With declarations of superiority and personal messages from leaders, Jon Spurling looks at why the 1934 meeting of England and Italy was as much about politics as football
In November 1934, world champions Italy arrived at a packed Highbury to face an England team containing seven Arsenal players: Wilf Copping, Ray Bowden, George Male, Frank Moss, Ted Drake, Eddie Hapgood and Cliff Bastin. Benito Mussolini had claimed “Good kicking is good politics” and described Italy’s World Cup victory the previous summer as a “triumph for fascism”. Although tempting to suggest that Italy were little more than a collection of 11 sporting soldiers, the England players were also expected to demonstrate the superiority of the Britisher.
The FA continued to remain in isolation and opted against sending a team to the 1934 World Cup. Defender Male recalled a member of the selection committee informing him: “Spics and dagos need to be put in their place.” An FA statement claimed that England, Austria and Scotland were considered members of the “super class” of European sides, with the world champions failing to make the top three.
Both sides entered the fray with war-themed clarion calls ringing in their ears. The Italian team received a personal telegram from Il Duce, reminding them: “You must make use of all your energy and willpower in order to obtain supremacy in all earthly struggles.” England’s rallying cry came via the Daily Mirror, with the newspaper suggesting a “ten goal victory must be our aim. This is the real World Cup Final”. In the build-up, England players got wind of the fabulous bonuses that were on offer to the Italians – supposedly amateurs – if they won. A press leak revealed that the Azzuri stood to pocket £150 per man and a brand new Alfa Romeo car. This contrasted with England’s doughty professionals receiving a less than glamorous £2 appearance fee.
The game began in dramatic style. With barely a minute gone, Manchester City’s Eric Brook gave England the lead, and soon added another. When striker Ted Drake scored England’s third after 15 minutes, the Mirror’s prediction looked less outlandish. But trouble was raging on the pitch. Hapgood later claimed in his book Football Ambassador: “It’s a bit hard to play when somebody resembling an enthusiastic member of the Mafia is scraping his studs down your leg.” Hapgood’s nose had been broken by a single blow to the face from an Italian defender. Drake later pursued the gangster theme by describing the Italians as “occasionally villainous, shady and underhand”.
The truth was rather more complex, and in Arsenal’s Copping, nicknamed the “Iron Man”, England had their own enforcer. Just a minute after England’s opener, the Italian centre-half Luis Monti broke his foot in a clash with Drake. Legend has it that Copping later deliberately took hobbling Monti out of the game although there is no photo evidence to support this and the radio commentator, who happened to be Copping’s Arsenal manager, George Allison, made no mention of it. In Copping, a player who refused to shave on matchday and who was renowned for his volcanic temper, England had their own hired thug.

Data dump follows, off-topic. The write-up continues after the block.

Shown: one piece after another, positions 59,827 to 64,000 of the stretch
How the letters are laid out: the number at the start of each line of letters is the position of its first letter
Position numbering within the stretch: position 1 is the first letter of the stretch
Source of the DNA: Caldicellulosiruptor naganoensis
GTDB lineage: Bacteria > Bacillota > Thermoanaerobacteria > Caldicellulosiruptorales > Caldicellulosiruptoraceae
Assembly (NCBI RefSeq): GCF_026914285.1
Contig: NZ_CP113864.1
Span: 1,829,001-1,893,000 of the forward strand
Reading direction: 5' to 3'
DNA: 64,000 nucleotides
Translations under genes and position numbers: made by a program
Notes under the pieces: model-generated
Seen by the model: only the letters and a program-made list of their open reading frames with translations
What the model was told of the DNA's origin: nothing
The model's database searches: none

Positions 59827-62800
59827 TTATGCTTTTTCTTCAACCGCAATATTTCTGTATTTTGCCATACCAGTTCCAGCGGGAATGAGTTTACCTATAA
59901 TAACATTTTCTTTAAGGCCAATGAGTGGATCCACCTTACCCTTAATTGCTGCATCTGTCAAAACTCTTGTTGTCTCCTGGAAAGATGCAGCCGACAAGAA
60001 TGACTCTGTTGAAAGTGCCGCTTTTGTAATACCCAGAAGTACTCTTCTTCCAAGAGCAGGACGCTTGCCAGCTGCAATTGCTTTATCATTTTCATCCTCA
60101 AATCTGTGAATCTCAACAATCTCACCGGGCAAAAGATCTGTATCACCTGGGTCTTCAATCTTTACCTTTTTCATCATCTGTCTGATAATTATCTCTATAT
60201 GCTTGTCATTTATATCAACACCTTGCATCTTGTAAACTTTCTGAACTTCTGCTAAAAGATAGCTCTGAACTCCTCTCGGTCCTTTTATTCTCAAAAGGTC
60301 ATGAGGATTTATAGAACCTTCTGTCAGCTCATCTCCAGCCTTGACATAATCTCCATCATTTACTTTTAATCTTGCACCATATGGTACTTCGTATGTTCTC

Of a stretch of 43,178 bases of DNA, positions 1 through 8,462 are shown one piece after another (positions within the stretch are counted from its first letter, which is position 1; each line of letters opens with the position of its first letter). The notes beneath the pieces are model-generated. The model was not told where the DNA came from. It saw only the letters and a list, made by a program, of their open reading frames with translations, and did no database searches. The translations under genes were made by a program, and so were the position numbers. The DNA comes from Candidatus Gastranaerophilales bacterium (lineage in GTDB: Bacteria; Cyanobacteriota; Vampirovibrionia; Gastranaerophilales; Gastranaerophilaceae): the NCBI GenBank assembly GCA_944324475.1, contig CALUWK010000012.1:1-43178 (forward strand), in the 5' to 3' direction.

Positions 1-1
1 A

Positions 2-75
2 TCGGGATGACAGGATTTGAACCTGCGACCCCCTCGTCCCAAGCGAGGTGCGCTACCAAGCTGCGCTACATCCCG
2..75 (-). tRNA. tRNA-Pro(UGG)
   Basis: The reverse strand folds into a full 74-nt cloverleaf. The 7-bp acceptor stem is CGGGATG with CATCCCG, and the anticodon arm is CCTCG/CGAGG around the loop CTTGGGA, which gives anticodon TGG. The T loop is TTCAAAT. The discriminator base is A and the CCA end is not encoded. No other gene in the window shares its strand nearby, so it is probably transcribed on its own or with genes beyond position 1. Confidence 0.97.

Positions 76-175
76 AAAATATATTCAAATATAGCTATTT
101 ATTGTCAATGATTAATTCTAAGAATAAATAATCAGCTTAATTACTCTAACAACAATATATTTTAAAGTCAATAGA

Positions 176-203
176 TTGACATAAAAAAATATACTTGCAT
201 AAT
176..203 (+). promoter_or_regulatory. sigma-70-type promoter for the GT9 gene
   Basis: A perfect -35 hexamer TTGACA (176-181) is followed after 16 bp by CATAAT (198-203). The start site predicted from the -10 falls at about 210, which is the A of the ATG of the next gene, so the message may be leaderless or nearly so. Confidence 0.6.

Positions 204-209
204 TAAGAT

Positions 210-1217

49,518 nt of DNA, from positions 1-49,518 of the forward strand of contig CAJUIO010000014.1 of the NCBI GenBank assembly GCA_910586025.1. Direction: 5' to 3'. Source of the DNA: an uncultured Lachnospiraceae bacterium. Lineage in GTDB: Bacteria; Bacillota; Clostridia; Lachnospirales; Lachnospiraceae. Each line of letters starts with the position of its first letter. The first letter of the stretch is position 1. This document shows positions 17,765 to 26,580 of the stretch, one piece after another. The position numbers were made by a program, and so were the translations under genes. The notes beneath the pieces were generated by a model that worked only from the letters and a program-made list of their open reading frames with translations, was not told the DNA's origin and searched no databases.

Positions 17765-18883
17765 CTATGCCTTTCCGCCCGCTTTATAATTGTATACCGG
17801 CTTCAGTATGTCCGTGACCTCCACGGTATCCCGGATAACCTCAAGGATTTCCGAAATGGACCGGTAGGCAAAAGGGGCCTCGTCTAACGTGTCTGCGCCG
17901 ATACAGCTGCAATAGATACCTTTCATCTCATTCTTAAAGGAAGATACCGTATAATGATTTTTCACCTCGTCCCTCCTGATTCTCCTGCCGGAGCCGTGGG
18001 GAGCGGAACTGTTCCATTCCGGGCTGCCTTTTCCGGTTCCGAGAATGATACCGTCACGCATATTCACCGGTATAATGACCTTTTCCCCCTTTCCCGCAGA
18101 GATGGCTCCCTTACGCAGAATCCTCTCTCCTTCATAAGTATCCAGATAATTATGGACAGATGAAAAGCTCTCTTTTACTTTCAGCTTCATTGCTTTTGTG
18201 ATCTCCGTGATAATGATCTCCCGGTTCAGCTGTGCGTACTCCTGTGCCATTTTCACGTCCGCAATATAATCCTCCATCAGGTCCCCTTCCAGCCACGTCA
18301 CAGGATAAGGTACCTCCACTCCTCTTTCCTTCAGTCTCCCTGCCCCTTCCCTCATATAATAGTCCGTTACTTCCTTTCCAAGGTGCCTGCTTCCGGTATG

Even without Monti, Italy fought back magnificently and when Giuseppe Meazza made it 3-2 in the 60th minute, it seemed that the world champions might go on to win. But Copping liberally deployed his trademark – yet illegal – two-footed tackling in the second half to terrorise the Italian team. “By the end of the game,” Hapgood recalled, “Wilf was virtually playing Italy on his own.” The casualty list was extensive. Brook suffered a hairline fracture to his elbow, Hapgood had his nose reset and several others needed medical attention from England trainer Tom Whittaker. Three Italian players left the ground on crutches. The FA, shocked by the ferocious nature of the contest, threatened to ban all future internationals although, not for the last time, they later climbed down. “When you play teams like Italy, Male, you get situations like that,” insisted an FA official, conveniently overlooking the fact that Copping had been at the centre of much of the trouble.
More circumspect players looked beyond the furore of the combative side of the match, described by Stanley Matthews as “the filthiest game I ever played in”. Ray Bowden later noted: “Whereas we relied on direct long balls to our forwards, Italy were far more adept at passing their way into offensive positions.” Even the bullish Drake admitted: “Had Monti not been taken off, I’m sure that we would have faced an even tougher challenge, and the result could well have turned out differently.” Yet the press remained defiant, the Mirror insisting: “Here is irrefutable proof that the Italians are world champions by name only.” The Times added: “Can Italy really claim to be the best team in the world after this defeat?” The FA retained their isolationist stance, opting against sending England to the next World Cup.
In France four years later Italy retained their title by defeating Hungary in the final. A month before the tournament, the England team gave an infamous Nazi salute in a Berlin friendly against Germany. As the Battle of Highbury had already shown, international football was now as much about politics, propaganda and national image as sport.
From WSC 334 December 2014